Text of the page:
Opportunities for refinement in neuroscience: Indicators of wellness and post-operative pain in laboratory macaques

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Kris A. Descovich
https://orcid.org/0000-0001-5149-001X
Susan E. Richmond
Matthew C. Leach
Hannah M. Buchanan-Smith
Paul Flecknell
David A. H. Farningham
Claire Witham
M. Carolyn Gates
Sarah-Jane Vick

Abstract

Being able to assess pain in nonhuman primates undergoing biomedical procedures is important for preventing and alleviating pain, and for developing better guidelines to minimise the impacts of research on welfare in line with the 3Rs principle of Refinement. Nonhuman primates are routinely used biomedical models however it remains challenging to recognise negative states, including pain, in these animals. This study aimed to identify behavioural and facial changes that could be used as pain or general wellness indicators in the rhesus macaque (Macaca mulatta). Thirty-six macaques scheduled for planned neuroscience procedures were opportunistically monitored at four times: Pre-Operative (PreOp), Post-Operative (PostOp) once the effects of anaesthesia had dissipated, Pre-Analgesia (PreAn) on the subsequent morning prior to repeating routine analgesic treatment, and Post-Analgesia (PostAn) following administration of analgesia. Pain states were expected to be absent in PreOp, moderate in PreAn, and mild or absent in PostOp and PostAn when analgesia had been administered. Three potential pain indicators were identified: lip tightening and chewing, which were most likely to occur in PreAn, and running which was least likely in PreAn. Arboreal behaviour indicated general wellness, while half-closed eyes, leaning of the head or body shaking indicated the opposite. Despite considerable individual variation, behaviour and facial expressions could offer important indicators of pain and wellness and should be routinely quantified, and appropriate interventions applied to prevent or alleviate pain, and promote positive welfare.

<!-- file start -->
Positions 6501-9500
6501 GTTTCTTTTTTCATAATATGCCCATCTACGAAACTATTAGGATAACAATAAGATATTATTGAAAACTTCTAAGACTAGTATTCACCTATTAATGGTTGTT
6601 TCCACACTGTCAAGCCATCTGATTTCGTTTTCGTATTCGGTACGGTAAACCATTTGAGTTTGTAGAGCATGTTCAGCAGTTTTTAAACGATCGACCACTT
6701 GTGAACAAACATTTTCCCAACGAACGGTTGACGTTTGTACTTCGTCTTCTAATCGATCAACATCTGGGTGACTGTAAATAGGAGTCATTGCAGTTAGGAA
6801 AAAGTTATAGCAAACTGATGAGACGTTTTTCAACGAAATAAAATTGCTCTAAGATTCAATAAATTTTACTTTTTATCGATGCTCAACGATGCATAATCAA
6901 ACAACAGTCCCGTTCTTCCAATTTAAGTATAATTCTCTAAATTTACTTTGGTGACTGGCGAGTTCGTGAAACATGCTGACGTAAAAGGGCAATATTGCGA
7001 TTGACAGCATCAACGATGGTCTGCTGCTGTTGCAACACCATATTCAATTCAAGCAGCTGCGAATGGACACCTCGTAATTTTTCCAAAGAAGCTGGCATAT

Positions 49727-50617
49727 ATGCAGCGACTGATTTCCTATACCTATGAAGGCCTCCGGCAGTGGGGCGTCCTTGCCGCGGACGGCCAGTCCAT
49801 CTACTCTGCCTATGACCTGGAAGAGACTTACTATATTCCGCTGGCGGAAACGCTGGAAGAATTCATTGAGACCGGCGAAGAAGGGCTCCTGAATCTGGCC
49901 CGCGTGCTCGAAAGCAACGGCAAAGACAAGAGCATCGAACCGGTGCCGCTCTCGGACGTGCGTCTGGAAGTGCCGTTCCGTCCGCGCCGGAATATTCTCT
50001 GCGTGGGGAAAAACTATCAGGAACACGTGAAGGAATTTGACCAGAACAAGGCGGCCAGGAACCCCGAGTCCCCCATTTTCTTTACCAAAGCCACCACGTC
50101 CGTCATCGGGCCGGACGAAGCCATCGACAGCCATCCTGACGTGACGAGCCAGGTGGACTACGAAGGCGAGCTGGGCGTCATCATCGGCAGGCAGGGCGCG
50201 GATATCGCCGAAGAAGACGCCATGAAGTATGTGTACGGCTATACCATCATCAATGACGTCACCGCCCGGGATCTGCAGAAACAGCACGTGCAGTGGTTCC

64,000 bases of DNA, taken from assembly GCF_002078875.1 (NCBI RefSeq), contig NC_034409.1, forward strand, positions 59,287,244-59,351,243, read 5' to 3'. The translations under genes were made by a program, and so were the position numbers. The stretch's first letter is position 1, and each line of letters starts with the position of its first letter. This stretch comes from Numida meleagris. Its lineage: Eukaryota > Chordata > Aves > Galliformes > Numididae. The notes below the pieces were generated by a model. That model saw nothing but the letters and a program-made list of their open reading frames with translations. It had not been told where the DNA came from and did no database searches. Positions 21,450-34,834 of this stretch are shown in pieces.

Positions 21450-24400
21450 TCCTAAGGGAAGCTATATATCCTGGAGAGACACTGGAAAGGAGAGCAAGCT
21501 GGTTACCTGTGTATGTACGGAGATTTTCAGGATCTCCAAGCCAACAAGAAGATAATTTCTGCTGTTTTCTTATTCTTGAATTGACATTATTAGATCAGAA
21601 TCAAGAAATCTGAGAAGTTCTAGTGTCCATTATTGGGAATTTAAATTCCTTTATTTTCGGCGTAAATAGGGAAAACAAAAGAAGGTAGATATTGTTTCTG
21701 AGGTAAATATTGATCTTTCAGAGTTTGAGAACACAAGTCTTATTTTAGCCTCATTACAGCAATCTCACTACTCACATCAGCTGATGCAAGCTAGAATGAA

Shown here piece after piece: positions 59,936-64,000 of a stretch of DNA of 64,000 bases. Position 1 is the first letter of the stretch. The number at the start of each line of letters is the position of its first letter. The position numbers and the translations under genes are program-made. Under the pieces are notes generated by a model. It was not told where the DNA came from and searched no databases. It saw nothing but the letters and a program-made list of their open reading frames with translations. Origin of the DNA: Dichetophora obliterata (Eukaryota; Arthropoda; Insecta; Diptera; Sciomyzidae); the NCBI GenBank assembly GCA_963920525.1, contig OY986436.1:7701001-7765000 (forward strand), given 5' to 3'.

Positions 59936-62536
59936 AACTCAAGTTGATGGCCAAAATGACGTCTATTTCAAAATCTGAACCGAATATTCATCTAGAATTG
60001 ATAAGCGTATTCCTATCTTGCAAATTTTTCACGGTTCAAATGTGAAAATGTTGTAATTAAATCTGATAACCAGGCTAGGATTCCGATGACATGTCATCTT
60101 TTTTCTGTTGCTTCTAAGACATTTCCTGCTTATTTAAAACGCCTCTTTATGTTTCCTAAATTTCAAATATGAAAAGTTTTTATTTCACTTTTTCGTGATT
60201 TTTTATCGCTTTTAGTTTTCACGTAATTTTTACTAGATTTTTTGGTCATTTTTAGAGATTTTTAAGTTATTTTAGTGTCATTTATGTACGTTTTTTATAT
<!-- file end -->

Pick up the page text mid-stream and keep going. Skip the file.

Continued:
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How to Cite
Descovich, K., Richmond, S., Leach, M., Buchanan-Smith, H., Flecknell, P., Farningham, D., Witham, C., Gates, M. and Vick, S.-J. (2019) “Opportunities for refinement in neuroscience: Indicators of wellness and post-operative pain in laboratory macaques”, ALTEX - Alternatives to animal experimentation. doi: 10.14573/altex.1811061.
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Articles
Author Biographies

Susan E. Richmond, Psychology, Faculty of Natural Sciences, University of Stirling, Stirling, United Kingdom; Humane Slaughter Association. The Old School, Brewhouse Hill, Wheathampsted, United Kingdom

 

 

Hannah M. Buchanan-Smith, Psychology, Faculty of Natural Sciences, University of Stirling, Stirling, United Kingdom

a Psychology, Faculty of Natural Sciences, University of Stirling

David A. H. Farningham, Centre for Macaques, Medical Research Council, Salisbury, United Kingdom

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